Another question is, what can you do since you aren't in control of what hospitals do? So you have to ask those doctors and nurses to wash their hands when they come in. Does it matter if they're wearing gloves or not. If you don't see them wash their hands or sterilize them, ask them to do it.

Also wash your own hands frequently. And if you've got a catheter in you or if you're with a family who does, get that catheter out as quickly as you can. Every day say can it come out today because those things can harbor bacteria.

O'BRIEN: Interesting. All right, Elizabeth Cohen for us. Thanks, Elizabeth.

UNIDENTIFIED MALE: I had one of those bugs a couple of years ago.

O'BRIEN: A superbug?

UNIDENTIFIED MALE: Yes, I went in for an abscess surgery under my skin and was getting ready to go. Suddenly I looked up and everybody in the room looked like they were in a moon suit. I had to stay an extra three days and I was two weeks at home on antibiotics. It was a nightmare, scary as hell.

O'BRIEN: You went in relatively healthy, but if you're someone who's not healthy and to have another flood of treatment is really, really difficult.

ROLAND MARTIN, CNN CONTRIBUTOR: You're not supposed to get sicker in the hospital.

O'BRIEN: That's where all the sick people are. Clearly it makes it easier to get much sicker. All right, other stories making news -- John.

JOHN BERMAN, ANCHOR, CNN'S "EARLY START": Thank you, Soledad. Attorney General Eric Holder refusing to rule out the possibility of using drone strikes against Americans on U.S. soil. Senator Rand Paul had been threatening to hold up the confirmation of John Brennan for CIA director until his questions about the administration's domestic drone policy were addressed.

This morning he has his answer and Paul calls it an affront to the constitution. Chris Lawrence joins us now live from the Pentagon this morning. So Chris, lay out this White House policy, this new seemingly policy of domestic drone strikes.

CHRIS LAWRENCE, CNN PENTAGON CORRESPONDENT: John, basically Eric Holder is saying that the White House and the administration have no plans to carry out any sort of drone or lethal strikes on Americans here in the U.S., but he left open the possibility that down the road there could be a circumstance in which it would.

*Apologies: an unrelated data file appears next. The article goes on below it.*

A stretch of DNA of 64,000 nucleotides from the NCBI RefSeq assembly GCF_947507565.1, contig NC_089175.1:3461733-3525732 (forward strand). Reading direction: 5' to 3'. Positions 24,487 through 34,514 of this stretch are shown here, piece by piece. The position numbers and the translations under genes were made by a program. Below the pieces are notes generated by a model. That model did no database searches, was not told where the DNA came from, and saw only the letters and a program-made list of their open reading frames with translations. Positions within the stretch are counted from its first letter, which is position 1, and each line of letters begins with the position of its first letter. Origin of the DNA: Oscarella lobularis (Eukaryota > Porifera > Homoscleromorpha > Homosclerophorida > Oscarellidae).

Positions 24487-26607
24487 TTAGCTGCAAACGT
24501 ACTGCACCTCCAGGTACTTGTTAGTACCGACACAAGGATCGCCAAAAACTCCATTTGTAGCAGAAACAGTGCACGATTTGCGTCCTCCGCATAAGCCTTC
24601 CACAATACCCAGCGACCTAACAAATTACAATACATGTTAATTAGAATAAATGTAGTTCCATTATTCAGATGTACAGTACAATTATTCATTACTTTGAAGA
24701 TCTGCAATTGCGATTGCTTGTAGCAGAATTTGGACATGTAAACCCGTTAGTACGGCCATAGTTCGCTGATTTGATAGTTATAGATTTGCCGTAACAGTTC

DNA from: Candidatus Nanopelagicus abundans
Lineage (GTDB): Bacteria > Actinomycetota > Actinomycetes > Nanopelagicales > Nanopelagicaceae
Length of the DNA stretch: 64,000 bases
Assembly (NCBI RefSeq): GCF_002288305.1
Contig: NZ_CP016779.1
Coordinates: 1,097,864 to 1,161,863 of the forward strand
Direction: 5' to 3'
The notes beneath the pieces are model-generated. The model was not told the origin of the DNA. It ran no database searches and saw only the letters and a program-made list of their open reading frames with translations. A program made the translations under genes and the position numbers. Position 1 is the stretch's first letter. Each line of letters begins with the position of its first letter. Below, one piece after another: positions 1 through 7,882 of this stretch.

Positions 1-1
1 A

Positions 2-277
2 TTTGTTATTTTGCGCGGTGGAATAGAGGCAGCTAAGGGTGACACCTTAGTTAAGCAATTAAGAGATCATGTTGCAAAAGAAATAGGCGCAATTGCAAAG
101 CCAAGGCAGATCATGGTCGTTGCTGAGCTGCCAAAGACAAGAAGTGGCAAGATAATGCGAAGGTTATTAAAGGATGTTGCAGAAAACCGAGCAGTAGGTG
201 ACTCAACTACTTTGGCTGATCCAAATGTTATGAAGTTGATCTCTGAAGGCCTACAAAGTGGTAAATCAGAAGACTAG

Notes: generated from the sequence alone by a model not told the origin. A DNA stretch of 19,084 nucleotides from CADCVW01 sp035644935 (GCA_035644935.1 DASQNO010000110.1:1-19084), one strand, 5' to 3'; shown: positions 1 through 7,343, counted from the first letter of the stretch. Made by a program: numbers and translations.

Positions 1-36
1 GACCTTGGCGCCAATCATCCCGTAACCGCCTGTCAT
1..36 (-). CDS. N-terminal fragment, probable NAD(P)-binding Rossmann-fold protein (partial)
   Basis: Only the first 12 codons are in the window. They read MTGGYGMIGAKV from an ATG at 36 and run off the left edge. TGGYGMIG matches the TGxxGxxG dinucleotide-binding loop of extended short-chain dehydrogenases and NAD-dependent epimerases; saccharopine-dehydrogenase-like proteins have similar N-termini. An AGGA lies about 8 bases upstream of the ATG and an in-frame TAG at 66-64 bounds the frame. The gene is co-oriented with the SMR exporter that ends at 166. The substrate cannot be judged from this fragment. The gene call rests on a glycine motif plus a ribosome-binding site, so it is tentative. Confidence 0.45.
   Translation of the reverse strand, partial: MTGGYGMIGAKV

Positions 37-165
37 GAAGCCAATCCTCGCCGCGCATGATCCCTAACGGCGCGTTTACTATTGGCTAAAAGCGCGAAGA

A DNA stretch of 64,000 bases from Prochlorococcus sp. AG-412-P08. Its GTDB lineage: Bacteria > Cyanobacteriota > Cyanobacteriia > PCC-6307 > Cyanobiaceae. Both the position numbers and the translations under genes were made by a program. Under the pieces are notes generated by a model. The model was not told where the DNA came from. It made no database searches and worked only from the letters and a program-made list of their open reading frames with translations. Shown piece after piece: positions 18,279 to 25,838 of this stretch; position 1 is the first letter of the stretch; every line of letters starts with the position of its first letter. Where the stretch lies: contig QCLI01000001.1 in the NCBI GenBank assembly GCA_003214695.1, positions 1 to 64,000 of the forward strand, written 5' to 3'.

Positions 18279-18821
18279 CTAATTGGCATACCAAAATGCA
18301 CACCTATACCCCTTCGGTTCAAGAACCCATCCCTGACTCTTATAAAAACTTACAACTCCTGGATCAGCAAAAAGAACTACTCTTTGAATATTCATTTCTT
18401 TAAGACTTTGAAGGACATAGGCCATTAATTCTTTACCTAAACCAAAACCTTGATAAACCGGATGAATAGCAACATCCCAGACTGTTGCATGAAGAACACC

That may be very shocking to some Americans who don't believe the U.S. government would ever have the power to assert that kind of authority. But in this letter, Attorney General Holder basically says this is a hypothetical situation. It's not something the government is considering.

And he hopes that no president would ever have to confront this. But it is possible, I suppose, to imagine an extraordinary circumstance in which it would be necessary and appropriate under the constitution and applicable laws of the United States for the president to authorize the military to use lethal force within the territory of the United States.

He goes on to provide some examples of those so-called extraordinary circumstances, such as preventing perhaps the attack on Pearl Harbor or more recently the attacks on September 11th, 2001.

But this opens up a whole can of worms. I mean when you look at the government's targeting of U.S. citizens abroad in Yemen, the killing of Anwar Al Awlaki, some of those families of U.S. citizens filed a lawsuit against the federal government.

Having that happen on U.S. soil would open up all kinds of possibilities, because while the Obama administration rightfully is saying they were asked this hypothetical question, it is hypothetical, what is hypothetical today may not be so in five, ten, 15, 20 years.

BERMAN: Very good point, Chris. A hypothetical discussion that I think will be the source of great debate in Washington very, very soon. Chris Lawrence at the Pentagon, our thanks to you.